Today is the day that we finally start to put together all the pieces we have been learning in all of our past posts.  Today, we talk about functions in JavaScript. Functions are a very powerful feature that exists in almost every modern programming language.  In fact, an entire subset of languages, functional programming languages, use functions as their main way of reasoning about data. Technically, JavaScript falls under this category as well, though it is an impure functional programming language because it uses mutable data.

Functional Functions

So what exactly is a function? Put simply, a function is a piece of code that allows you to do “something” with your data. You may use a function an infinite number of times just by invoking its name in a similar way to variables. Unlike variables, functions have behavior and are complex data structures that perform tasks.

In JavaScript, we can define and invoke a function like so:

function-diagramIn this template example, notice that very general terms were used to describe what we are looking at.  This is because functions can take on many different formats, they can have many parameters (some of which can be functions themselves) and they don’t necessarily need to have a return statement. Though, you’ve probably noticed while working with your JavaScript console that any statement you input returns something even if it’s just undefined.

Functions as Arguments

We’ve discussed a few different functions prior to this and one of the best examples is our console.log() function. The console.log function prints whatever it’s arguments are to the console itself and returns undefined. Believe it or not, you may actually pass console.log() to itself like so.

This will print out "hello \n there" undefined "how are you doing?" undefined and then return undefined.  Note, \n is a way of splitting a string into two lines, it’s called the newline character with the backslash being an escape character (it “escapes” the string with whatever directly follows it). Let’s look at an example of a function to better understand how they are useful.

Abstraction Using Functions

Say we want to write a program that changes Fahrenheit to Celsius (this is a very classic programming example). We could write it using variables and basic math easily with what we’ve learned thus far.

functionsThis will do what we want and it will convert our 90 F to 32.22222222222222 C and print out a string that says, "The temperature is 32.22222222222222C". However, this type of coding becomes clunky when we want to convert multiple different temperatures to Celsius, especially if we are dealing with user input. Wrapping the equation in a function will allow us to “freeze” the code for multiple uses; this is a form of code abstraction.

Notice that you can pass variables as well as numbers directly to the function as arguments and that you can also embed the function in a string statement through the use of concatenation.  Open your console and try throwing as many numbers as you want into this function.  If we want to keep our code even more compact, we can also put the console.log part inside of the function itself as well and drop the return statement.  Now, calling the function will return undefined instead of a number.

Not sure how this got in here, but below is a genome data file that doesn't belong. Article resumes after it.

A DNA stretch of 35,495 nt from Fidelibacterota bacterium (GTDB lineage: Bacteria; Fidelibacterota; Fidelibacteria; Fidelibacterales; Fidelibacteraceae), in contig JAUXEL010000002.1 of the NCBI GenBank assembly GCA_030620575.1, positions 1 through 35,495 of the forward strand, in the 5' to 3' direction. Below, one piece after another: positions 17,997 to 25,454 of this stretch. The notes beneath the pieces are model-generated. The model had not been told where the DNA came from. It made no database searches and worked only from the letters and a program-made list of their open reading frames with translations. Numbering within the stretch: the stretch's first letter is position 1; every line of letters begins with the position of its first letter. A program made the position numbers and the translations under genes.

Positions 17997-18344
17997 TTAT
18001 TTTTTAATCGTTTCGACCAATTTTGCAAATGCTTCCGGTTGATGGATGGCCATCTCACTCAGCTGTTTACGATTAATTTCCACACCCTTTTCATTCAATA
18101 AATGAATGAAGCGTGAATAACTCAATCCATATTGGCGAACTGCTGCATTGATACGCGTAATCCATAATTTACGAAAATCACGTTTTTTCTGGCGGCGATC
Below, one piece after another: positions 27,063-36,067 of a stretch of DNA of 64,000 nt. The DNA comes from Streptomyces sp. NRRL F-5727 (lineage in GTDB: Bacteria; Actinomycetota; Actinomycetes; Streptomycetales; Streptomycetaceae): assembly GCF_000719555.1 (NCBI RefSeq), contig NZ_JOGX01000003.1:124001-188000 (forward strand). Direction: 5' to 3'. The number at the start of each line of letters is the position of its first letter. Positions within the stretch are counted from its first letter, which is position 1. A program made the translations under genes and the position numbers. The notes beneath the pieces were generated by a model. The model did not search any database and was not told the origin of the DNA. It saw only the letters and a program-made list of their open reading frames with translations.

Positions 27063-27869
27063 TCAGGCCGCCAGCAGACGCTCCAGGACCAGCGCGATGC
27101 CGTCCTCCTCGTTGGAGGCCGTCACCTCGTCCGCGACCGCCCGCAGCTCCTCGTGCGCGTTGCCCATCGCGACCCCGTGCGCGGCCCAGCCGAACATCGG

Functions are considered “instance objects” in JavaScript though if we call the typeofoperatoron our c_to_f function it will return the type "function". Calling typeof on c_to_f() will return undefined because we are invoking or calling the c_to_f function with the parenthesis even if there are no arguments being passed into it. Running the typeof operator on function with arguments being passed will return the return value type because it runs the function before typeof runs.

One more thing that we need to discuss before closing out today is the difference between a parameter and an argument. While you might find that many people use these words interchangeably (It may have been done in this post), they are not technically the same thing. A function parameter is the name of the variable when you are creating the function; the variable names inside the parenthesis.  These are the variables that are listed in the function definition. An argument is an actual value that is being put into the function when it is being called. Basically, anything inside the function definition parathesis is a parameter and anything inside the function parathesis when it is being called is an argument.


Today’s post covered very basic functions. We talked about how to build a function, what purpose a function serves, and we touched on how JavaScript views functions. We also talked about arguments and parameters, and we looked at a fun example of passing a function into another function. Our next post will start to talk about objects and will expand upon functions further.

As always, feel free to comment with feedback and constructive criticism if you feel that we forgot something.